Indicators Planning for M&E

Indicators: choose the right angle

Once we have agreed on a clever, limited set of indicators, all seems good. However, we are not yet there. For most indicators, we can choose a specific ‘angle’.

What do I mean?

For example, we are considering the “Number of female members of Parliament” as an indicator. Which may be fine. However, we may prefer the “Proportion of parliamentarians that are women” instead (and often is preferable). On the other hand, we may want to compare it with the % of voters that are women. Or we want to capture the change over time – or even the funds invested in political leadership by women.

Soooo many options. But we need to get the angle right.

Monitoring and Evaluation

Monitoring? Evaluation? Isn’t it the same?

Don’t be fooled. 

The fact that the terms Monitoring and Evaluation often goes together and is called “M&E” is somewhat misleading.

When governments or development organisations use the term “Monitoring & Evaluation”, however, they mean something very specific: Monitoring & Evaluation is about collecting and analysing data and reporting on findings on how well a programme, a policy, a service or an organisation is performing, and making a judgement about its value.

It is true that Monitoring & Evaluation frequently share similar tools and methods. While they are interrelated, Monitoring & Evaluation are clearly separate activities.

So no, it’s NOT the same – it’s actually quite different. Monitoring and Evaluations are usually carried out by different people and differ in how often they are carried out.

Ok. So what is monitoring?

In a nutshell: Monitoring is like the dashboard of your car when you are driving: It tells you have fast you go, how much petrol you have left, or maybe if one of the car’s door has been left open.

In governments and development organisations, monitoring is he regular and systematic collectionanalysisreporting and use of information about programmes, policies or services.

Monitoring is concerned with the performance of a programme, a policy or a service. Unlike an evaluation, it is typically conducted internally. That means monitoring is typically carried out by staff that works inside an organisation. And unlike evaluations, it is a continuous process. That means it is carried out non-stop during – and sometimes after – an activity. Monitoring typically supports the management of programmes, policies or services, and helps to manage its risks.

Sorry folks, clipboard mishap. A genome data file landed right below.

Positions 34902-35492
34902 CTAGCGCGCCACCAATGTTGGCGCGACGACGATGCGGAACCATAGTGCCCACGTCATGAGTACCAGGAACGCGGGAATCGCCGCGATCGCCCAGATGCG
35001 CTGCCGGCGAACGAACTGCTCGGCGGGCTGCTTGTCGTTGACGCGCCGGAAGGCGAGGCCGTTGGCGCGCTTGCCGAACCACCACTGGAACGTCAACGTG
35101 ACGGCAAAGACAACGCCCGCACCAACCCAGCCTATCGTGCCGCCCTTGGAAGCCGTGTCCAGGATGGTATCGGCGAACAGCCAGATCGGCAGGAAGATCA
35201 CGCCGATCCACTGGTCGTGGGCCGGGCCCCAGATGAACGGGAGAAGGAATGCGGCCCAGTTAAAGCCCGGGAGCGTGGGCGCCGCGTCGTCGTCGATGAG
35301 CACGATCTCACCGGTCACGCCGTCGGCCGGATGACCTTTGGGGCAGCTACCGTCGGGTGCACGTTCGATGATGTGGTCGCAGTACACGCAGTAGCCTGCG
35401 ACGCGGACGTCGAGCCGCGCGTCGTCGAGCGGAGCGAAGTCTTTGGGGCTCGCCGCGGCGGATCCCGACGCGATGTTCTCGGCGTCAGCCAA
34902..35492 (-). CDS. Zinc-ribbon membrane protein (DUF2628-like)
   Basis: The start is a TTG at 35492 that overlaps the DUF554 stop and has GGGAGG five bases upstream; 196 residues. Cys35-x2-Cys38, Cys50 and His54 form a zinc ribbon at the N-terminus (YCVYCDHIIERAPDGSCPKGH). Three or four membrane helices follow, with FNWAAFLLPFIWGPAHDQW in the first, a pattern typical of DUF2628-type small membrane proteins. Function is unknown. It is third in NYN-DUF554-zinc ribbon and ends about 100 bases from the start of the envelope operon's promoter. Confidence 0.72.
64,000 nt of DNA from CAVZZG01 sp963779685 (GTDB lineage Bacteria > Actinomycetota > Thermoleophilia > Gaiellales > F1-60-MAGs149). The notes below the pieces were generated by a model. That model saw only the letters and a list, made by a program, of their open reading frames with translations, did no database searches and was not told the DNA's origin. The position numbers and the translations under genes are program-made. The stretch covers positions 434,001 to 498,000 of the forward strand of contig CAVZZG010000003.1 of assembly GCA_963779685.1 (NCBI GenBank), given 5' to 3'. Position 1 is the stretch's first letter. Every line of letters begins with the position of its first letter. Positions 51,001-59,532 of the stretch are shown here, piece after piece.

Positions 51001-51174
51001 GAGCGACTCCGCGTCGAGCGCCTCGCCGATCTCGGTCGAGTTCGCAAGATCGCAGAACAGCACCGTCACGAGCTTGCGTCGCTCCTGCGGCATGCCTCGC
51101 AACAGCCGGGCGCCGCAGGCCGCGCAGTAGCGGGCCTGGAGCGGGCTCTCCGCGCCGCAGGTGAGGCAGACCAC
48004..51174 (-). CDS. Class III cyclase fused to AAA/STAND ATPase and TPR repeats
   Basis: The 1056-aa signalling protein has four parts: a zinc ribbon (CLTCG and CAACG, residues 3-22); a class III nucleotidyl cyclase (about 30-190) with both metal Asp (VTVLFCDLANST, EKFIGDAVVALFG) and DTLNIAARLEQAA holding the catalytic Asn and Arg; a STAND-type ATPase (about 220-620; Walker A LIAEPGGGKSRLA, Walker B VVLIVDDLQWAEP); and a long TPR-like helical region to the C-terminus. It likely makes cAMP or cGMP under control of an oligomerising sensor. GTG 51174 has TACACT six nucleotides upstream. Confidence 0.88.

…and what is evaluation?

Evaluations are like the occasional check-up of your car: Evaluations are a systematic and impartial assessment of expected and achieved accomplishments.

Evaluations take a step back to look – as the term suggests – at the overall value of a programme, a policy or a service. Evaluations are usually conducted externally. That means evaluations are typically carried out by evaluators or specialists with no link to a programme, policy, service or organisation. Having independent, external evaluators should insure a more unbiased judgement. Unlike monitoring, an evaluation is not carried out all the time, but is a one-off activity. Typically, evaluations are carried out during or at the end of an activity.

And evaluations are more systematic than monitoring: Here are some typical questions an evaluation attempts to answer:

  • Is a programme, a policy, a service or an organization relevant? Does it suit the priorities and policies of the target group?
  • Is it effective? Does it achieve results?
  • Is it efficient? Does it achieve results at reasonable costs?
  • Does it have impact? What real difference has a programme, a policy or a service made to for beneficiaries?
  • Is it sustainable? Will positive changes continue once funding is cut?

That is why evaluations tend to be broader in scope then monitoring.

Innovation Monitoring and Evaluation

M&E needs to change. We need to change.

Monitoring and Evaluation is an exciting area of work because it is currently undergoing rapid changes.

Countries and organizations are increasingly taking innovative approaches to monitor and evaluate the performance of programmes, policies, services or organizations.

There are several reasons why this is happening.


First, citizens, parliaments and donors are rightly demanding to know what results are being achieved with their money. Today, it has become unacceptable to simply report back on the number of people that were trained. Instead, Monitoring and Evaluation is challenged to provide meaningful information about real changes as the result of a policy, a programme or a service.


Second, we live in an increasingly complex and fast-changing environment. We need Monitoring and Evaluation that can capture complex cause and effects and provide quick, real-time feedback to tweak or change a programme, a policy or a service.


Third, technology keeps accelerating at an increasing speed. This opens a wide range of opportunities for innovations in Monitoring and Evaluation. We are just only beginning to explore the opportunities of ‘big data’, the ubiquitous use of smart phones, the use of satellite images and drones.

Planning for M&E Results Based Management

The result chain: a beginner’s guide

Monitoring and Evaluation is about measuring and tracking results. That is why it is important to understand what results are, and how to distinguish between different levels of the results chain.

In general, a “result” is something that happens or exists because of something else that has happened:

  • the results of a football game
  • the final value of a mathematical calculation, or
  • the outcomes of an election.

In development and governance, we use a more nuanced understanding of different types of ‘result’: the so-called result chain.

The result chain distinguished between five logically connected elements:

  • inputs